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March for Life 2012

Evil triumphs when good men do nothing - Edmund Burke

Wednesday, November 12, 2008

Saint Josaphat - 12th November 2008



In 1054, a formal split called a schism took place between the Eastern Church centered in Constantinople and the Western Church centered in Rome. Trouble between the two had been brewing for centuries because of cultural, political, and theological differences.

More than five centuries later, in what is now known as Belarus and Ukraine, but what was then controlled by Poland-Lithuania, the metropolitan of Kyiv and five other bishops decided to commit the millions of Christians under their pastoral care to reunion with Rome. Josaphat Kunsevich who was born in 1580 or 1584 was still a young boy when the Synod of Brest-Litovsk took place in 1595-96, but he was witness to the results both positive and negative.

Many of the faithful did not agree with the bishop’s decision to return to communion with Rome and both sides tried to resolve this disagreement not only with words but with violence. Martyrs died on both sides. Josaphat was a voice of Christian peace in this dissent.

After an apprenticeship to a merchant, Josaphat turned down a partnership in the business and entered the monastery of the Holy Trinity at Vilna in 1604. Within the monastery he found a soul mate in Joseph Benjamin Rutsky. Rutsky shared the young Josaphat's passion to work for reunion with Rome. Rutsky eventually became the metropolitan of Kyiv and Josaphat the abbot at Vilna.

Josaphat faced problems when he became first bishop of Vitebsk and then Polotsk in 1617. The church there was literally and figuratively in ruins with buildings falling apart, clergy marrying two or three times, and monks and clergy everywhere not really interested in pastoral care or model Christian living. Within three years, Josaphat rebuilt the church by holding synods, publishing a catechism to be used all over, and enforcing rules of conduct for clergy. But his most compelling argument was his own life which he spent preaching, instructing others in the faith, visiting the needy of the towns.

Despite all his work and the respect he had, dissenters found fertile ground with they set up their own bishops in the exact same area. Meletius Smotritsky was named his rival archbishop of Polotsk. Riots broke out when the King of Poland Sigismund III Vasa named Josaphat the only legitimate archbishop. His former diocese of Vitebsk turned completely against the reunion along with two other cities.

Another problem was that the very Catholics he looked to for communion opposed him as well. Catholics who should have been his support didn't like the way he insisted on the use of the Byzantine rite instead of the Roman rite. Out of fear or ignorance, Leo Sapiah, chancellor of Lithuania, chose to believe stories that Josaphat was inciting the people to violence and instead of coming to his aid, condemned him.

In October 1623, Josaphat decided to return to Vitebsk to try to calm the troubles himself. The dissenters saw their chance to get rid of Josaphat and discredit him if they could only stir Josaphat's party to strike the first blow. Then they would have an excuse to strike back. But Josaphat insisted that his party not react in anyway that did not show patience and forbearance. When the dissenters saw that they were not getting the violent response they had hoped for they decided to wear Josaphat and the others down as they plotted more direct action. A priest named Elias went to the house where Josaphat was staying and shouted insults and threats to everyone he saw, focusing on denouncing Josaphat and the Church of Rome. Josaphat knew of the plot against him and spent his day in prayer.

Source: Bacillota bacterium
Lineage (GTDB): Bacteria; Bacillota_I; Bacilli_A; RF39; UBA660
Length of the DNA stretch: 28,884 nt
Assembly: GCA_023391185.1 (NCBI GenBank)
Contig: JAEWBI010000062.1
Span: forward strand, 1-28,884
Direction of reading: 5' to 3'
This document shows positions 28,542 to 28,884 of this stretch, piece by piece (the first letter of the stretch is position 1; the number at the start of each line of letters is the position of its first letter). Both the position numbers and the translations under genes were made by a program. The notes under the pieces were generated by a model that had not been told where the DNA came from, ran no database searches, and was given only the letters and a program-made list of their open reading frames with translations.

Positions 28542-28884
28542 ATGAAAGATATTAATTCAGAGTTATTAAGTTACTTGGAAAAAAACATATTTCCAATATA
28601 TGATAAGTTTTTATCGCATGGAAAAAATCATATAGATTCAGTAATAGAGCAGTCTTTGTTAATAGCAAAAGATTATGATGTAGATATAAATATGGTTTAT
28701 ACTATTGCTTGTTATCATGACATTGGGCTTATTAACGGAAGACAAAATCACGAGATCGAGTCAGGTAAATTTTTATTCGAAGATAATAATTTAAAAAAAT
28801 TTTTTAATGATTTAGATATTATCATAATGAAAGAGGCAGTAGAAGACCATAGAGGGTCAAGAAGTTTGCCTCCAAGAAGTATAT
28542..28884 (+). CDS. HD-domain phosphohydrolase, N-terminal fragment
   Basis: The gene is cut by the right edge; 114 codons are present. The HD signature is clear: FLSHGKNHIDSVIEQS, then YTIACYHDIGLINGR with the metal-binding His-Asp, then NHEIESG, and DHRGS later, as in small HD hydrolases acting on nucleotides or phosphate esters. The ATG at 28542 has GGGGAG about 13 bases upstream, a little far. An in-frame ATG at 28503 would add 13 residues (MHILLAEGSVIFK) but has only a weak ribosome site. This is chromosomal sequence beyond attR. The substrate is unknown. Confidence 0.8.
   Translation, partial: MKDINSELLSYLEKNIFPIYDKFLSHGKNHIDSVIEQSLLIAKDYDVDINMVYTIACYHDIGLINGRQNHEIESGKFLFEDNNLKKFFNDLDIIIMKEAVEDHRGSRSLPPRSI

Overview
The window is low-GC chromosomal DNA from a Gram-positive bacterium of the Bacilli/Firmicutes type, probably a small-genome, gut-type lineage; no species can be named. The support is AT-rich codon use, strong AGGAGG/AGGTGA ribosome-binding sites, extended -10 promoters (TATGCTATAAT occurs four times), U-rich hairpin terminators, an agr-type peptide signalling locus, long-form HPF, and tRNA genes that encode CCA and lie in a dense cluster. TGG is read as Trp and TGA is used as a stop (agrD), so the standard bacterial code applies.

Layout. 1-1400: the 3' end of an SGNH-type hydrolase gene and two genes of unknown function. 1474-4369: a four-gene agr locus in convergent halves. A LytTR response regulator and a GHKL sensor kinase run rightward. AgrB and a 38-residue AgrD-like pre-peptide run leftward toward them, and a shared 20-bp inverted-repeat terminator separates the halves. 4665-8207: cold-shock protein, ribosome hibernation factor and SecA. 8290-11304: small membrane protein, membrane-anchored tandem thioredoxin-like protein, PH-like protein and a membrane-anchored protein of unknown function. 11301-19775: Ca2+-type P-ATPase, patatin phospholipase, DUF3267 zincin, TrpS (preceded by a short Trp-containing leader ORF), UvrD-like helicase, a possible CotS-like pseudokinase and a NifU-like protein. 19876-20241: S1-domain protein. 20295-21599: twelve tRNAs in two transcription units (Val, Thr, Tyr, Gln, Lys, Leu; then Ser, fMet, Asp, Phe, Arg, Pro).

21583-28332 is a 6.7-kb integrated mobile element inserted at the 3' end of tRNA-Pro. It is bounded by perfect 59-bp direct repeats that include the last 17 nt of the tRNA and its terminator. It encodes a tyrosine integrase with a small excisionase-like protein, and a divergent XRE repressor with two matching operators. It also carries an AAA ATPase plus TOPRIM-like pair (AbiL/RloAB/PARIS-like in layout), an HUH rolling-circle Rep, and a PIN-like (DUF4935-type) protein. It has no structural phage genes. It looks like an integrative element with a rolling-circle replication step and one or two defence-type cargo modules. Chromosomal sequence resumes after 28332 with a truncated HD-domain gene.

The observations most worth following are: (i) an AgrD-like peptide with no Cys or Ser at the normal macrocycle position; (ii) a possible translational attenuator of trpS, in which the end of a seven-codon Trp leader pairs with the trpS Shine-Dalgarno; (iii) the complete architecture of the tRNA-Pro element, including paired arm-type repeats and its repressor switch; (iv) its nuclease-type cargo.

When Elias came back the next morning of November 12, the Josaphat’s servants were at their wits' ends and begged permission to do something. Before he went off to say his office he told them they could lock Elias away if he caused trouble again. When he returned to the house he found that the servants had done just that but Josaphat let Elias out of the room.

It was, however, too late. The mistake had been made. Elias had not been hurt in anyway but as soon as the mob saw that Elias had been locked up they rejoiced in the excuse they had been waiting for. Bells were rung and mobs descended on the house.

Josaphat came out in the courtyard to see the mob beating and trampling his friends and servants. He cried out, "My children what are you doing with my servants? If you have anything against me, here I am, but leave them alone!" With shouts of "Kill the papist" Josaphat was hit with a stick, then an axe, and finally shot through the head. His bloody body was dragged to the river and thrown in.

As usual violence had the opposite affect from that intended. Regret and horror at how far the violence had gone and the loss of their archbishop swung public opinion over toward the Catholics and unity. Eventually even Archbishop Meletius Smotritsky, Josaphat's rival, was reconciled with Rome. In 1867 Josaphat became the first saint of the Eastern Church to be formally canonized by Rome.

http://www.stjosaphat.ab.ca/Feasts_Holy_Days/st._Josaphat1.htm

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